Her recipes are a combination of family recipes and her own inventions. True to form, her show is a family affair.

“My son is my producing director,” she says. “He works with me and we produce these shows.”

It is important to Lindita that her show be intimate, involving elements of storytelling and her culture in addition to the food.

“I’m just bringing viewers into my kitchen,” noting that she sees food as something bigger than simple sustenance. “It’s different than other cooking shows because there’s a story behind my recipes,” she says. “My mom used to say not to forget where you came from. How can I forget? It’s who I am. A lot of my friends didn’t want to let anyone know they were farm workers. And to me, I’m proud of it. I’m proud I helped put food on the table.”

Now, she helps others put food on their own tables by teaching them how to make it.

Does she have a favorite recipe to showcase and teach? 

“Arroz con pollo,” she says. “That is one of my favorites that I actually taught at Dahlia. Everyone has their own spin on it, but it’s always just such a comfort food. It’s very traditional […] You can taste the love.”

Her cooking also heavily features Lindita’s Salsa, as one might imagine.

“People always want different recipes to try. A lot of my food isn’t, for example, vegan. But I give people options on how to make it that way.”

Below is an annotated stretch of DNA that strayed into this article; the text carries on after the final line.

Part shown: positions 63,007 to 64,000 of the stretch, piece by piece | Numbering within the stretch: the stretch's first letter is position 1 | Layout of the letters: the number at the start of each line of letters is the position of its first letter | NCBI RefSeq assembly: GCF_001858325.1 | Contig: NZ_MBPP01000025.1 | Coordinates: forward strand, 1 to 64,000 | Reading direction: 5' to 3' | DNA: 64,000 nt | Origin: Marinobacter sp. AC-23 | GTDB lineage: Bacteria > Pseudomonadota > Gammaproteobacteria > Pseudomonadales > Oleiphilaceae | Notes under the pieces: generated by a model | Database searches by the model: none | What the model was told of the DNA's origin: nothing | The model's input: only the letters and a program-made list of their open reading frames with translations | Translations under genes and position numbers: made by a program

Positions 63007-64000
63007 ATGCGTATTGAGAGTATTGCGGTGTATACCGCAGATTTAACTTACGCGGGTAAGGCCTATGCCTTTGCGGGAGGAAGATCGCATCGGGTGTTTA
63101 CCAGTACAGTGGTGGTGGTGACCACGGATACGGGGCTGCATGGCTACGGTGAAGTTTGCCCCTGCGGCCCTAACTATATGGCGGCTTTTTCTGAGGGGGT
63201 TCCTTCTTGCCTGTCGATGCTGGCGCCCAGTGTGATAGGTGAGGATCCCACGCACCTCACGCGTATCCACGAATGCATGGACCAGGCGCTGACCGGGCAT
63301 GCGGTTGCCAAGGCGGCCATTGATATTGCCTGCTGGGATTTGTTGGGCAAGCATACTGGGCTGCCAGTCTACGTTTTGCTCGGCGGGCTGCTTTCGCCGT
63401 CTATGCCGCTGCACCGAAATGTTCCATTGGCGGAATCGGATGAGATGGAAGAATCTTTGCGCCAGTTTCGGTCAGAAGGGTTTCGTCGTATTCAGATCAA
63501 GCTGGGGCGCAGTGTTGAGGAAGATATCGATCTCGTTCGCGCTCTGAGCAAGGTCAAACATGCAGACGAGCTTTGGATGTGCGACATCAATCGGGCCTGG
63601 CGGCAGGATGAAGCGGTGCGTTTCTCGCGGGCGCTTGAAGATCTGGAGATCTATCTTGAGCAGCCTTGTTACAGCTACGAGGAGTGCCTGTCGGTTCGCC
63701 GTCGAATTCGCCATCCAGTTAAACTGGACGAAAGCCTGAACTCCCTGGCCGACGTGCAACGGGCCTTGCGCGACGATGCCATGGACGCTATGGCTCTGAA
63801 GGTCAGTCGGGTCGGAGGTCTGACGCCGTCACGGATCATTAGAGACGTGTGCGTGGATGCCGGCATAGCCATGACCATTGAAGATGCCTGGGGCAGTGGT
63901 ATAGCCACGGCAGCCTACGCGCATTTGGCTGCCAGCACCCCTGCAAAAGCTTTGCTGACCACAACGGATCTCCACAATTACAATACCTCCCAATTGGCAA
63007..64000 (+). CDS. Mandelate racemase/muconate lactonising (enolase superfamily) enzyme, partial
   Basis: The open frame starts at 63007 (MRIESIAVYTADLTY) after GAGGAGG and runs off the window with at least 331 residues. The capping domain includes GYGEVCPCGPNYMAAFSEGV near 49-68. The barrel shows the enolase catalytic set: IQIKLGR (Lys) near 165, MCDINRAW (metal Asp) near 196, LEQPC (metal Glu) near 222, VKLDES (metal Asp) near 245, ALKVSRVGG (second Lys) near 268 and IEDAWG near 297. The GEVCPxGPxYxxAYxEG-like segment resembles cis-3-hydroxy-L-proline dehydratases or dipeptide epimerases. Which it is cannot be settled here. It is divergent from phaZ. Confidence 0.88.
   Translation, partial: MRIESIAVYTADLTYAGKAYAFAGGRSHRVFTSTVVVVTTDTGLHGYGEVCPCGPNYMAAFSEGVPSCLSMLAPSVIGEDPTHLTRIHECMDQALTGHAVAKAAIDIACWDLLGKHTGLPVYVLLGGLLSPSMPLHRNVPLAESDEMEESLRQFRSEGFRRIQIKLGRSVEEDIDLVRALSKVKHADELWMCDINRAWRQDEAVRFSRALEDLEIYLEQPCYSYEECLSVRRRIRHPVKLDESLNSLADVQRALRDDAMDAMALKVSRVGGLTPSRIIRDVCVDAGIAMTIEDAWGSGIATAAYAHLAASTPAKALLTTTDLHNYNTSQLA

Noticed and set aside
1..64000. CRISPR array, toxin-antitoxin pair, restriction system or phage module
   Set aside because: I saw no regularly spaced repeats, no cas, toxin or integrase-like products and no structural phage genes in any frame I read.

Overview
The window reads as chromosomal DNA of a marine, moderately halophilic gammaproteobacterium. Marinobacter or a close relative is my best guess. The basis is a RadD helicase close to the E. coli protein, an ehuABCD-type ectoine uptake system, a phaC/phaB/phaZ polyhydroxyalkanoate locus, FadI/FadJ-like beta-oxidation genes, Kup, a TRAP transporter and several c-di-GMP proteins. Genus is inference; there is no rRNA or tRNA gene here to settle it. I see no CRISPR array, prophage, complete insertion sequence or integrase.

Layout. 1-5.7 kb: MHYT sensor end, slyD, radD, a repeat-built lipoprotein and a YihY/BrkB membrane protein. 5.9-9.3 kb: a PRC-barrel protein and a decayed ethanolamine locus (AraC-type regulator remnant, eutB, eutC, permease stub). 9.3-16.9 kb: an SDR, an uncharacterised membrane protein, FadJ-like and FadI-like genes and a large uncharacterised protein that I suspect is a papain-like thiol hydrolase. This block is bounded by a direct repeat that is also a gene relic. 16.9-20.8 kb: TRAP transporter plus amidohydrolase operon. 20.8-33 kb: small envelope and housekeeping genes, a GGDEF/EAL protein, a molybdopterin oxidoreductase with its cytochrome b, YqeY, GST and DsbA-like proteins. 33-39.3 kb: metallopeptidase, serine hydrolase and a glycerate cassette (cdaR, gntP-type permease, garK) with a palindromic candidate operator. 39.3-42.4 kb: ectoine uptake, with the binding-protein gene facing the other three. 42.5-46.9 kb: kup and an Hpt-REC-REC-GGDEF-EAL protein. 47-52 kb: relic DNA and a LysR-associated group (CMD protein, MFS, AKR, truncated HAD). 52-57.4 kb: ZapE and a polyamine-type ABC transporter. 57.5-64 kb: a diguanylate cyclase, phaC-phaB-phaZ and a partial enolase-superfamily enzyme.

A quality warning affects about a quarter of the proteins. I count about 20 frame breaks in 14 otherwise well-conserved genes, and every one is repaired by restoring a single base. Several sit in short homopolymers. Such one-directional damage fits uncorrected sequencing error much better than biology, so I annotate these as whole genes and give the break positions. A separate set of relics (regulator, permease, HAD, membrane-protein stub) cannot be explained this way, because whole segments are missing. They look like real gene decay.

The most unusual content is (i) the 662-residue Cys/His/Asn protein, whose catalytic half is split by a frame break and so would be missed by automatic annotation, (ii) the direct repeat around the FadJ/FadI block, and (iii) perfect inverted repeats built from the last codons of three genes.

Lindita sees her cooking channel and salsa as a tool for those who want to learn to cook.

“You want to taste the flavors, but it’s all about the spice. It’s like hot sauce — you put that on everything. And that’s Lindita’s. I will add that to a recipe and it enhances the flavor. So for those who don’t know how [to cook], it’s perfect.”

Immortalizing and capturing these recipes in a way others can follow is important to Lindita. Food is tradition and food is culture to Latinos, but in many families, these recipes were never written down.

“My mother used to say, share our recipes! My tía Ramona had the best buñuelos recipe. They would melt in your mouth. So delicious! Mine don’t do that, I’ll be honest. And she took the recipe to the grave with her. It was a family secret. I want the secret out. If I can leave people with something, I’ve done my job.”

So what does the future hold?

“I’d love to have a show where I can travel around, go to Arizona and northern Texas and other places and showcase different Latino foods. It’s all so different depending on where you are,” she says. “That’s my next step in life, I think.”

Lindita’s Salsa can be purchased on the company website as well as on Amazon. Locally, Lindita’s Salsa products can be found at Nick’s Garden Center & Famer’s Market and The Local at Southlands, as well as various mom-and-pop stores around the area. The “Lindita’s Kitchen” show can be seen on AuroraTV and her YouTube channel, with new recipes going up monthly.

Outside of buying the product, “the best way to support us is through engagement online,” says Lindita. “Go on YouTube and give a thumbs up! Share a recipe with a friend, all of that.”

As the saying goes — like and subscribe.